7 Silence allows us to step back from the din of the world - and the endless chatter of our own thoughts, desires and hates, our opinions and interpretations - and simply be.
8 Silence creates a space which does not have to filled.
9 Silence prepares us for prayer, worship, attention, action.
10 In silence we can see ourselves as who we really are... not as we would wish ourselves to be...
The act of sitting in silence suggests a willingness to listen as well as talk, to take in as well as give out: a convincing template for dealing with conflict and inter-personal problems. As William Penn wrote: "True silence is... to the Spirit what sleep is to the body: nourishment and refreshment." Silence, like listening, is good in itself, not just as a means to an end. Silence was a radical notion 350 years ago, and, in a world where we’re dizzy with facts and figures, targets and solutions, it still is.
Do Quakers have a future in Britain? The numbers, baldly stated, are not encouraging, though Quakers have survived thus far without having become ‘populist’ or jumping on every passing bandwagon. Their influence has been - and remains - far greater than numbers alone might suggest. But Quakers have no divine right to continue at all. History is littered with casualties: religions, organisations and professions which, having failed to meet the needs of a sufficient number of people, have either imploded into rancorous factions or just fallen by the wayside. We can lament the demise of blacksmiths, thatchers and chimney sweeps, for example, but there’s little we can do when their particular skills are no longer in demand. Post-Darwin, we look for the fittest to survive. If Quakers go the way of the dodo and the passenger pigeon, then maybe that was meant to be. It could even be argued that, in terms of longevity, Quakers have already exceeded expectations.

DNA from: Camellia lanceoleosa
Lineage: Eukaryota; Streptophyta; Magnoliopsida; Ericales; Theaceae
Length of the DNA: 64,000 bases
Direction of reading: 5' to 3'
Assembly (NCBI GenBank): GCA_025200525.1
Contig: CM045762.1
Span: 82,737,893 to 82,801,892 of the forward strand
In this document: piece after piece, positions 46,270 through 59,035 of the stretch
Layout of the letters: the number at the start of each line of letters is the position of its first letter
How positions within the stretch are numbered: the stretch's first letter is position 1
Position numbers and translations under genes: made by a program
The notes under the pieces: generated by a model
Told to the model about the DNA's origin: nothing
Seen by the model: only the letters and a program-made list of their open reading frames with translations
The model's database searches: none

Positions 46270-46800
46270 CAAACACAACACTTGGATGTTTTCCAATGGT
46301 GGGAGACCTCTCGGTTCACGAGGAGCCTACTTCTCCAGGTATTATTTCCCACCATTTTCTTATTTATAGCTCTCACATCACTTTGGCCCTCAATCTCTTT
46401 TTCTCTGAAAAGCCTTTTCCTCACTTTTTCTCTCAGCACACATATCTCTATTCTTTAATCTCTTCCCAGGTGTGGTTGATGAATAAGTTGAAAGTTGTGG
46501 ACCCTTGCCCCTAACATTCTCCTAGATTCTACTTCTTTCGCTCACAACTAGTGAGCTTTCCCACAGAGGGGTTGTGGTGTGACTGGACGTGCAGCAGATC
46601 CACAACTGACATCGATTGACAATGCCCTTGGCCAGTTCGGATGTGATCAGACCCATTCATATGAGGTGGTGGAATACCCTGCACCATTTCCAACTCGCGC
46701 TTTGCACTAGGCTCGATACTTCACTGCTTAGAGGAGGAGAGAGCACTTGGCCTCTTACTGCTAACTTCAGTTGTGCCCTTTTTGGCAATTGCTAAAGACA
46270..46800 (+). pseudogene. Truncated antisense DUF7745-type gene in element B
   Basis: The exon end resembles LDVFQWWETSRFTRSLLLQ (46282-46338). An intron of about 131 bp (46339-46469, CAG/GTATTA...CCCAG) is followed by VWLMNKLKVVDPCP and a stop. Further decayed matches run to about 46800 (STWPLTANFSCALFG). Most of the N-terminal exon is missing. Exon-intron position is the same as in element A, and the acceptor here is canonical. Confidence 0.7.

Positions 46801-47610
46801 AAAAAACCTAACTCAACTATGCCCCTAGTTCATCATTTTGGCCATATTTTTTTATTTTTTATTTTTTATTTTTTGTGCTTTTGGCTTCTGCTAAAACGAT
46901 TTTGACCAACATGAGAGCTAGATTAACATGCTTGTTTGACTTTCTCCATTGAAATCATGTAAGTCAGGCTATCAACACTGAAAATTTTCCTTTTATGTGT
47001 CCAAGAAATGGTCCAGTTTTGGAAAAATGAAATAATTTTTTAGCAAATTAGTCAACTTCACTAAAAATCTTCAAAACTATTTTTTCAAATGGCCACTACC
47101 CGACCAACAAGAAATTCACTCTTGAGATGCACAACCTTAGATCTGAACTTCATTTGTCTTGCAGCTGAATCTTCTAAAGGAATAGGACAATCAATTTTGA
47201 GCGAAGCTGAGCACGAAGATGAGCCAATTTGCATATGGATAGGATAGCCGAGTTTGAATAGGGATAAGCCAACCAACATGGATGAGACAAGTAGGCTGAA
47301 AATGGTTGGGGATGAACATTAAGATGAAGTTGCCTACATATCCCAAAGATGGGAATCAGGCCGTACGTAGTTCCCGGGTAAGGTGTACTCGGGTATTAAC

The history of Quakerism is fascinating, not least because so much written material is still available to study. England in 1652 is both relatively recent - in a religious timeframe - and yet, at the same time, achingly distant. George Fox’s words still resonate strongly, across the centuries, with the rich cadence and fervent delivery of 17th century language. We can respond to Fox’s vision, his energy, his willingness to put himself in harm’s way. He must have been a charismatic man, an inspirational speaker. I appreciate many of George Fox’s original observations (and, I will admit, the archaic language in which they are expressed), such as acknowledging “that of God” in everyone.